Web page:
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Davy Fitz: On the Galway job, punditry plans, Galvin feud and what comes next?

‘This is very unusual for me to have zero teams to think about. I’d never normally stop.’

“I’M ACTUALLY QUITE at peace,” says Davy Fitzgerald. “I’m very happy to wish Galway and Henry the very best of luck.”

IFF Final 28th Aug 2021_14 Hurling icon Davy Fitzgerald is pictured at the launch of Londis’ sponsorship of Ireland’s Fittest Family. Londis will sponsor RTÉ's hit TV show for a third year in a row, which returns to our screens on Sunday 31st October for a ninth season. Source: Kyran O'Brien

The former Wexford, Clare and Waterford manager is nearing the end of a busy morning of media interviews, where the ascension of King Henry to the throne in Galway is the hot topic of discussion.

It’s looking like 2022 will be the first season since 1988 that Fitzgerald has not been involved as a player or manager on the inter-county scene. His tenure in Wexford, which peaked with Leinster success in 2019, came to an end after five years in July.

Only last week, he looked set to take over from Shane O’Neill out west, until Henry Shefflin came from nowhere and stunned the hurling world.

Fitzgerald looks serene as he responds to a flurry of questions about the week that was.

How does he reflect on the process that saw him pipped when he believed the job was his?

“I did have a chat with them,” he responds. “They decided to go with Henry, and that’s it. I’m driving on. I’ve a lot of things to look forward to, and that’s it. It’s very simple for me.

“It was probably made a lot more out of than it needed to be.”

Was he as surprised as the rest of us when Shefflin’s name was announced?

“Listen, Henry got the job at the end of the day. He’d won two All-Ireland clubs with Ballyhale and was an unbelievable player. This is probably a lot different but I think he’ll do really well.

“I wish him nothing but the best, there’s no animosity here towards Henry from my side without a shadow of a doubt. I only wish him the best. I think it’s the natural progression for him.”

Did he get an explanation from Galway as to why they chose Shefflin ahead of him?

“I’m happy enough with how it ended up and they went it Henry,” he says. “That’s the way it goes. We had our chat, they rang me and we had the one or two chats so we did, and they decided to go down that road. And that’s fine.

“I don’t want any explanations. I think my record stands for itself over the last few years. Obviously there’s a lot of publicity around certain things I do and say. I don’t hold back on certain things.

“The most important thing with me is I like to think I get results when I go places. I do pretty okay. I think that stands up for itself.”

How does he respond to Larry O’Gorman’s recent claim that taking the Galway job would have shown a lack of loyalty to Wexford?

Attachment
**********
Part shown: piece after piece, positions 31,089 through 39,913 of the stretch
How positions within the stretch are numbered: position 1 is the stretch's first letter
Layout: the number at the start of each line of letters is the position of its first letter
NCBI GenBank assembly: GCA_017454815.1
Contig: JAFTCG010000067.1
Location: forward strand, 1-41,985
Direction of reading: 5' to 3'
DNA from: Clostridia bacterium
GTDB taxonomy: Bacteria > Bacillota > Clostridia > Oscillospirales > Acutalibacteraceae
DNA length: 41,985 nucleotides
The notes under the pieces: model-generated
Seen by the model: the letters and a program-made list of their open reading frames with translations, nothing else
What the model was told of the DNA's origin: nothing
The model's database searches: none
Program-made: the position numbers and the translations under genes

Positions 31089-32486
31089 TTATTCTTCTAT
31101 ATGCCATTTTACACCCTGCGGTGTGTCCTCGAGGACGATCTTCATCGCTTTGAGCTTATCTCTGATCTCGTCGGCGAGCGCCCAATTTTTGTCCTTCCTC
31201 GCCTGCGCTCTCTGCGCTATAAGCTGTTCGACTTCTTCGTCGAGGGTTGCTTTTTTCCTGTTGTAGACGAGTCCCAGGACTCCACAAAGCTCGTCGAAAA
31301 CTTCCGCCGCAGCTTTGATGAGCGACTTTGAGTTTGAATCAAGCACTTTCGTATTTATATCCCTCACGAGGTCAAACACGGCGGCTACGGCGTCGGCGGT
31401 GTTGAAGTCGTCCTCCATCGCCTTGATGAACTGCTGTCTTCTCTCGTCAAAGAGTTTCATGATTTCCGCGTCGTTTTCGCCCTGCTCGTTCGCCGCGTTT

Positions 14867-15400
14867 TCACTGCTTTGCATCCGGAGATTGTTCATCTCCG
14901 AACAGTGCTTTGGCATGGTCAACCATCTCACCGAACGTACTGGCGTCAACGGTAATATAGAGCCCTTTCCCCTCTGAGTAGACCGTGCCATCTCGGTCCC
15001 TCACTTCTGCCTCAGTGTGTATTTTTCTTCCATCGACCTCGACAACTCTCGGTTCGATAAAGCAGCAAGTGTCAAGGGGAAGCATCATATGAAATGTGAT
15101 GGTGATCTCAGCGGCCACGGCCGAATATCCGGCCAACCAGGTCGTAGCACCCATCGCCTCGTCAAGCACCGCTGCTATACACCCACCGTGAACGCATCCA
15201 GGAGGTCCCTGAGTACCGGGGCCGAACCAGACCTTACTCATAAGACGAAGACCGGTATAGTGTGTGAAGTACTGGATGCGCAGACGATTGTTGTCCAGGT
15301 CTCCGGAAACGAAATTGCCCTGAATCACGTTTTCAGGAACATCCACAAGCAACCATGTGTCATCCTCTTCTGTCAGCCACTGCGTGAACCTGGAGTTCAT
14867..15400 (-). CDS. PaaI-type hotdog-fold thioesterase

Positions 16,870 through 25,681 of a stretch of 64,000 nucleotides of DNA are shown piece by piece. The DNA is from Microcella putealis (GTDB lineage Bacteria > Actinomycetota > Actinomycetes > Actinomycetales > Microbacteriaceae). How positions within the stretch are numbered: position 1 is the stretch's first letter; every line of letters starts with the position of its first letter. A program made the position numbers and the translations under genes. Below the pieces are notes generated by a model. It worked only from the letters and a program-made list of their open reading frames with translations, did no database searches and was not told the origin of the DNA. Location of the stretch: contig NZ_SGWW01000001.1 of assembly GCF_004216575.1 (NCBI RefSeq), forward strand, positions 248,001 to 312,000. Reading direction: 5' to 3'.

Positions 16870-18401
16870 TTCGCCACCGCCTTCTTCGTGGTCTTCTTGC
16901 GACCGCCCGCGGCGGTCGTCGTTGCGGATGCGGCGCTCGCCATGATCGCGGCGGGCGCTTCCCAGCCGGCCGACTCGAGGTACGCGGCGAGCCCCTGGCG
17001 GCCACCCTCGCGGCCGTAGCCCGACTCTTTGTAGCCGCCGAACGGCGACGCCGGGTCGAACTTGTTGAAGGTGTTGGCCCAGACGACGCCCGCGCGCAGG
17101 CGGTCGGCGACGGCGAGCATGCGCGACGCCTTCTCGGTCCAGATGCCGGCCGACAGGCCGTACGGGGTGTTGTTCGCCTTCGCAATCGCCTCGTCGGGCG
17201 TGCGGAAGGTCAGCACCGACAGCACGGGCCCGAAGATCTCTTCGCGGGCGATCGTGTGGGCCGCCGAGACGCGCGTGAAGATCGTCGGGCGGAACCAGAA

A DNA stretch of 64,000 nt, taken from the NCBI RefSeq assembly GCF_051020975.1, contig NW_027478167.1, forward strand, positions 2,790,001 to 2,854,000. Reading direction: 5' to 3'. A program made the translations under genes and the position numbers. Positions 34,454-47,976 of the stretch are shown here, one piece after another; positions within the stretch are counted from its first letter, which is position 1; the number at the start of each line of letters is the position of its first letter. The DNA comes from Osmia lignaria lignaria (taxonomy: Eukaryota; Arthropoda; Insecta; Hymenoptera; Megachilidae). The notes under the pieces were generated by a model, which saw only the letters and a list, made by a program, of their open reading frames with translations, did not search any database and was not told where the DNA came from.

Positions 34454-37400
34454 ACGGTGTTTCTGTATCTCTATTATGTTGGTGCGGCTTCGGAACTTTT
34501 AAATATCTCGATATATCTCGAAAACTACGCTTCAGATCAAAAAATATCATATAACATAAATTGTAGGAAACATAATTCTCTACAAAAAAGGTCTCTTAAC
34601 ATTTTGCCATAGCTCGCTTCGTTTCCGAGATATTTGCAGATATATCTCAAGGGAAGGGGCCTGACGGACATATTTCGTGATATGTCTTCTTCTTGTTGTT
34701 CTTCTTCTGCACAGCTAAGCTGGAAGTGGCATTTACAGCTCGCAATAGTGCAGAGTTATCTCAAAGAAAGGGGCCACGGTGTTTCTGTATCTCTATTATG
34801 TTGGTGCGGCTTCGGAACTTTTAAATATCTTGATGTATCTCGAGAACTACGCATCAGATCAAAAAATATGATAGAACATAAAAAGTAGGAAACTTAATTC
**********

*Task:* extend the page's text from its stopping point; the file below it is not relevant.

“I was a bit disappointed in that. I talked to a few of the Wexford players, and they didn’t agree with what Larry had to say. And they would mean more to me than what Larry would, being honest.

“I talked to a good few supporters down there, and they said to me, ‘You’ve given five years of unbelievable service, you’ve gone above and beyond the call’. So to be honest, I think. I didn’t pay much attention to what Larry said, being honest with you.”

davy-fitzgerald-signs-a-young-fans-match-day-program-before-the-game avy Fitzgerald signs a young Wexford fan's match day program before a game. Source: Tommy Dickson/INPHO

Aside from being overlooked for the Galway job, his native Sixmilebridge – who he coaches under Tim Crowe – were knocked out at the quarter-final stage of the Clare SHC earlier this month.

Fitzgerald’s son is over the club’s minor team and he’d been helping out there too, before they were knocked out of the championship recently. 

“It’s funny, normally you’d be getting ready for a county season,” he remarks. “I’d be right in the thick of it. So this is very unusual for me to have zero teams to think about. I’d never normally stop.”

He’ll be writing a newspaper column next season, but TV punditry is “not part of the plans” as it stands. Away from sport, the new series of Ireland’s Fittest Family is on the way back to our screens and he hopes his Davy’s Toughest Team show will also return for a second season.

Elsewhere, he’ll be using his newfound free time to work on his uncle John’s farm.

“He moved in with us four years ago, he has Parkinson’s,” Fitzgerald explains. “He’s the same guy that brought me to every hurling match when I was younger. I would have gone out to his farm every weekend from about five or six years age.

“I would have been with him of a Friday night right through to a Sunday, getting up, milking the cows at 5, 6, 7 in the morning, going delivering the milk, doing the farm jobs, going to a game. So the wheel has turned.

“He has moved in with us the last few years. I now have to get a bit more stuck into the farm. And I have kind of neglected it the last few years. So I have to get stuck into it a bit more.

“John was very good to me when I was younger. It isn’t easy. I definitely will be around a bit more. The biggest thing to John, my uncle, was his farm, he took his farm very seriously.

“I have let that go a bit. I’ve got to make sure that I get that back as good as I can. Trust me, that’ll take a lot of work because I’ll need a lot of help from a lot of different people out there.

“There’s one or two things in my own private life that’s happening, that I’m really looking forward to. I’ll put it to you this way, I’m not a fella that will sit on my backside. I have to be doing stuff. It just won’t be with a senior inter-county team.”